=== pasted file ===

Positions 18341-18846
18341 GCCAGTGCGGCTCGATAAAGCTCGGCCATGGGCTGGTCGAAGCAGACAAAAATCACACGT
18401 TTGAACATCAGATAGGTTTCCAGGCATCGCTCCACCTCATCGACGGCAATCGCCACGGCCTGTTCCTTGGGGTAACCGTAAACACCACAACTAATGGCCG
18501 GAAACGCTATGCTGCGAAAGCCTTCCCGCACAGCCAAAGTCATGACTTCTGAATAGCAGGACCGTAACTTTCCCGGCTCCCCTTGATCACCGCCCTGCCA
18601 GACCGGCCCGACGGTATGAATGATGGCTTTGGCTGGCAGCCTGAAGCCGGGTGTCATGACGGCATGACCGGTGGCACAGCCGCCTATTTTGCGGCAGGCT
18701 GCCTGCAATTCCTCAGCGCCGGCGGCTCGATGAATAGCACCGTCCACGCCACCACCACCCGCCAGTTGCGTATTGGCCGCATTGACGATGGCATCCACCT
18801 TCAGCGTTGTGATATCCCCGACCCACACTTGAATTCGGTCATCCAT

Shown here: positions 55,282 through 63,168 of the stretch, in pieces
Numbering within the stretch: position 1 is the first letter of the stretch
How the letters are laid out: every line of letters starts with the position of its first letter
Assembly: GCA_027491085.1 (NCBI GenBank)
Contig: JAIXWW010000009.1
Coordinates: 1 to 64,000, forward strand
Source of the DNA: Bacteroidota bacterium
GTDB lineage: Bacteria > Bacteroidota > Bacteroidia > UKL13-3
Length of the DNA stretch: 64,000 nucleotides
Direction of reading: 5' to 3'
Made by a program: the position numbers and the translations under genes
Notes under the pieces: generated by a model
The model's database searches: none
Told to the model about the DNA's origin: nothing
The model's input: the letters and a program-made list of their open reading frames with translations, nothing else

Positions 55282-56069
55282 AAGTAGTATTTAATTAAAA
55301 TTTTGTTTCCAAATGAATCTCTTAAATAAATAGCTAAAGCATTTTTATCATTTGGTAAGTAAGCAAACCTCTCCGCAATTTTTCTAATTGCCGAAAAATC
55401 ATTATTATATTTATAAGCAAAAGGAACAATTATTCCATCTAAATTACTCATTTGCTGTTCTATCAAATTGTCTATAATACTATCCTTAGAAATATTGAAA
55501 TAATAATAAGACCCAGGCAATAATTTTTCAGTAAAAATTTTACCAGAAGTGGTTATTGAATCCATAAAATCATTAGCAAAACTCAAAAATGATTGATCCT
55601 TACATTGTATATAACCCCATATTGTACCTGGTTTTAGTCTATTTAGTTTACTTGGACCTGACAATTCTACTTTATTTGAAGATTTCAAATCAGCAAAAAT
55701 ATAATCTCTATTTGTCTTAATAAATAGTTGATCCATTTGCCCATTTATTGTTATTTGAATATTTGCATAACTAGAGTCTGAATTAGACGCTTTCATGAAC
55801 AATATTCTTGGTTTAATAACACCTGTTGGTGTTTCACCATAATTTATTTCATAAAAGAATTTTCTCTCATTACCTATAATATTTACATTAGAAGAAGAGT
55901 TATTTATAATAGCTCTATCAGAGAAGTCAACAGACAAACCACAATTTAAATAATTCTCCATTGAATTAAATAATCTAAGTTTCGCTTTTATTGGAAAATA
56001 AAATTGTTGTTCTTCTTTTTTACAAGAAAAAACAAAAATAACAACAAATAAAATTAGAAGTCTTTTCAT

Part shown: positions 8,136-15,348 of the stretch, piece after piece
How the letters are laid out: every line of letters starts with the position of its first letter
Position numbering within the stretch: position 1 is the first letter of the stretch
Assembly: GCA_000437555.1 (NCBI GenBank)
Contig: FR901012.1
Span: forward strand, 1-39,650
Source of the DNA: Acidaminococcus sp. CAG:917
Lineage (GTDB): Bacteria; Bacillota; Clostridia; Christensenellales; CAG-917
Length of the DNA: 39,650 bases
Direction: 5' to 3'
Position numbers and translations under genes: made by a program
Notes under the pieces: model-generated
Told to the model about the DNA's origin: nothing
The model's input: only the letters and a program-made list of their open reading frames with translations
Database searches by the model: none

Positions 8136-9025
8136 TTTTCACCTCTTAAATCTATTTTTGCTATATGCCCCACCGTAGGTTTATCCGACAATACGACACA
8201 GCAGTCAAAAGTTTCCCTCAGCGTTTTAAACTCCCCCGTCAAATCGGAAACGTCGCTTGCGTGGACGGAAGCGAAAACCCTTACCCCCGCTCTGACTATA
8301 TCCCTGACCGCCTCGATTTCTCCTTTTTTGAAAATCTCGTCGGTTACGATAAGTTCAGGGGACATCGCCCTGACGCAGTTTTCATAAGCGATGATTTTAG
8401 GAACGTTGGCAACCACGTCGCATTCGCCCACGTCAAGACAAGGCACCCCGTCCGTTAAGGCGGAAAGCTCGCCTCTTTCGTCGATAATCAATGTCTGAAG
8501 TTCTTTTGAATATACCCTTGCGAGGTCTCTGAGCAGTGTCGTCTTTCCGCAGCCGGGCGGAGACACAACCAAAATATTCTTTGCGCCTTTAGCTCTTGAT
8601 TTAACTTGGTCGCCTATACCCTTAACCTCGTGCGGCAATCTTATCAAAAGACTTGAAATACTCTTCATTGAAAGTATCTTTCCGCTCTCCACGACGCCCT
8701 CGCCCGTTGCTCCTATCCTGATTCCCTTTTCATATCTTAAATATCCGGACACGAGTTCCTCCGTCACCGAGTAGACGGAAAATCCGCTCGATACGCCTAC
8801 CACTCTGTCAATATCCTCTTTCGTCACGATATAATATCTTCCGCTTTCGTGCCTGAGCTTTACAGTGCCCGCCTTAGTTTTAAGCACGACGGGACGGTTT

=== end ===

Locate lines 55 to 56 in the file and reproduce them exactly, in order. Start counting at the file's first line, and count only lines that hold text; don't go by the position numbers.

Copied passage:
8701 CGCCCGTTGCTCCTATCCTGATTCCCTTTTCATATCTTAAATATCCGGACACGAGTTCCTCCGTCACCGAGTAGACGGAAAATCCGCTCGATACGCCTAC
8801 CACTCTGTCAATATCCTCTTTCGTCACGATATAATATCTTCCGCTTTCGTGCCTGAGCTTTACAGTGCCCGCCTTAGTTTTAAGCACGACGGGACGGTTT